So the longer we take, the weaker our legal argument and chance of success. Namibia states its sealing policy is conducted under the constitution in a sustainable scientific manner. They state pup population (December 2005) is 205 500 of which they awarded an 80 000 a year, rolling for three years, pup culling quota. Scientifically speaking, 39% of the pups born are within the scientific bounds of sustainability that states 29% – 45% as sustainable.

The reality of the situation is that according to Namibia, the pup population count for 2005 (December) was a total of 205 000. 2006 saw a recorded mass die-off. In December 2006, despite promises from the Namibian government, population figures were not released (and to date these figures are unknown). Two South African Scientists and one Namibian Fisheries scientist stated in their research findings that there is a 62% pup mortality rate prior to the start of sealing season that started on the 1st of July. If you subtract 62% off the 205 000 pup population figures (before the mass die-off occurred), you will find it leaves you with an amount of 78 090 pups that will be alive for sealing season. The quota set for the cull is 80 000.

The conclusion is that this cull is clearly NOT sustainable and in violation of their own policies of sustainable use.

What counts in our favour as well is that Namibia has stated the sealing applies only to 80% of the population on the mainland. Again, 205 500 less 20% (island seal population) = 164 400 pups found on the mainland. Subtract the 62% natural mortality rate and it will leave you with a total of 62 472 pups. The quota = 80 000.

Our case for the seals is solid. CITES exports records indicate that since 1990, sealers could only fill on average 66% of the “sustainable” pup quota. This proves the cull is not sustainable for the seals or the sealers. What counts in our favour as well is the confirmation last year by the Ministry that the seal population in 2006 is still some 27% below the population level in 1993. The Ministry and scientist reports confirmed a mass die-off equal to the 1994 die-off (where Namibian scientists found 95% pup mortality and half the adults) in 2000 and 2006.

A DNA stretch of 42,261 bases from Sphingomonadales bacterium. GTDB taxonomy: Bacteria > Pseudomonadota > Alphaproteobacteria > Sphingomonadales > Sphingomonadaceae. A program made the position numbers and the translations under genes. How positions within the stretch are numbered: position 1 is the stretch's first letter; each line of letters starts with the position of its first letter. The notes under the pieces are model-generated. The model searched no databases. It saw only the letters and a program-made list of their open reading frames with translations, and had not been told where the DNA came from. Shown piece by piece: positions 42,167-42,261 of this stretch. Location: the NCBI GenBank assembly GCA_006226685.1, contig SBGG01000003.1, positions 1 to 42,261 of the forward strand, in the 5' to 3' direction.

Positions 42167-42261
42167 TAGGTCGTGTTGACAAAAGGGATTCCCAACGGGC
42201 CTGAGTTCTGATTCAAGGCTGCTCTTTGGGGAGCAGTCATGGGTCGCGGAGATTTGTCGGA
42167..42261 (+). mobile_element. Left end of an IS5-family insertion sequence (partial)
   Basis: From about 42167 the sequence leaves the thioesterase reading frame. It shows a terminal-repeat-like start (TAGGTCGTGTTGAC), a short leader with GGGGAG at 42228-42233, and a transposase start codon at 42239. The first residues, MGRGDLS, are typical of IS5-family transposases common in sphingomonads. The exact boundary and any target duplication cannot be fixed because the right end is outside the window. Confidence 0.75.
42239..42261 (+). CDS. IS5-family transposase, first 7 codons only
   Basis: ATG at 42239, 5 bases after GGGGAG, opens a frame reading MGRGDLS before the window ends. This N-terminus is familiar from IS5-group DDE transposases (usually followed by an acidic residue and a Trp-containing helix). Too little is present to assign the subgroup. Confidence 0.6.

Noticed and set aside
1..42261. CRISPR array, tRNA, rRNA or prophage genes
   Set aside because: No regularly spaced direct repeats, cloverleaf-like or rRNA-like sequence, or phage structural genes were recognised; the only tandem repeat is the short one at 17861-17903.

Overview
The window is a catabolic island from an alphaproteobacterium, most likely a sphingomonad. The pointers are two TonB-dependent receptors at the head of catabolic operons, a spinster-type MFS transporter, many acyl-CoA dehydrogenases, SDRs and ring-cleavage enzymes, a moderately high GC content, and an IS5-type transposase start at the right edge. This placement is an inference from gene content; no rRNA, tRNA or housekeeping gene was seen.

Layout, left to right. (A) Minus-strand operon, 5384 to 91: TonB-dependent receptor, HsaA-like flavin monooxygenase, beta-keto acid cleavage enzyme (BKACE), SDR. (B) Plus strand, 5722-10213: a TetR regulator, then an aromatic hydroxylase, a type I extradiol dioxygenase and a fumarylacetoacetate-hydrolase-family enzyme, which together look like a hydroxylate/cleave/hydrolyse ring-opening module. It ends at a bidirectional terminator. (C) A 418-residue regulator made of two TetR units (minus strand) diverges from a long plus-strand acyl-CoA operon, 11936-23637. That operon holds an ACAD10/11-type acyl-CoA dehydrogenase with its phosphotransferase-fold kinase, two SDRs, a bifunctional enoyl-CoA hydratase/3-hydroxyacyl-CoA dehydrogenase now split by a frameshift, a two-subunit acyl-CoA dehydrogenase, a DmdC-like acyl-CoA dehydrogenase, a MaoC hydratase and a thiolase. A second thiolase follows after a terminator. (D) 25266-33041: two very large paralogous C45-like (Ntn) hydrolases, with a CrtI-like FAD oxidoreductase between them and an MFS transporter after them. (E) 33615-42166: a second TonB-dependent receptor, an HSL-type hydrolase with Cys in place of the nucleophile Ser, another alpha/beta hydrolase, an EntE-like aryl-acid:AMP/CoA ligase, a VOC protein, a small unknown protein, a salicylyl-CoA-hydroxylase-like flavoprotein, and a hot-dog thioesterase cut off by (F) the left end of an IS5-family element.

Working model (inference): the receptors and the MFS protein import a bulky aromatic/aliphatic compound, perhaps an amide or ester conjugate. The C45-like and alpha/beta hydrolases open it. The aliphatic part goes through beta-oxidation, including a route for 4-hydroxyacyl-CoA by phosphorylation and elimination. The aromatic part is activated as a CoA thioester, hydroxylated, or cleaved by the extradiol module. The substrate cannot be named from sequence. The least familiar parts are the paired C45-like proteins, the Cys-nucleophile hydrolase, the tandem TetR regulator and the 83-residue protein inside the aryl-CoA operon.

Taking all this into consideration, we decided that we need to appoint an attorney, apply for an interdict and go to court. But in order to do this, we need a legal fund.

Should you be interested in being part of this process by contributing to this legal fund, please contact:
Mr. Jason Bell or Christine Pretorius of IFAW in South Africa
[Contact info removed 8/8/07]

Funders should please stipulate that as part of the conditions for the funding, the sole legal decision maker should be Francois Hugo of Seal Alert South Africa.

The application for this interdict is a matter of urgency – the longer we wait to do so, the weaker our case becomes.

I thank you deeply and passionately for your time and consideration,
Miss Nikki Botha, nikkibotha [at]
Seal Alert South Africa – Spokesperson

Kinship Circle - 2007-07-13 - Namibia Legal Action Against Seal Slaughter 01

Kinship Circle - 2007-07-13 - Namibia Legal Action Against Seal Slaughter 02

A seal cow mourns the loss of her clubbed and knifed baby seal pup

Kinship Circle - 2007-07-13 - Namibia Legal Action Against Seal Slaughter 03

For the Seals – Francois Hugo Seal Alert-SA

Kinship Circle will be off-line from:
Friday, July 13 – Monday, July 30
And cannot respond to email during these dates.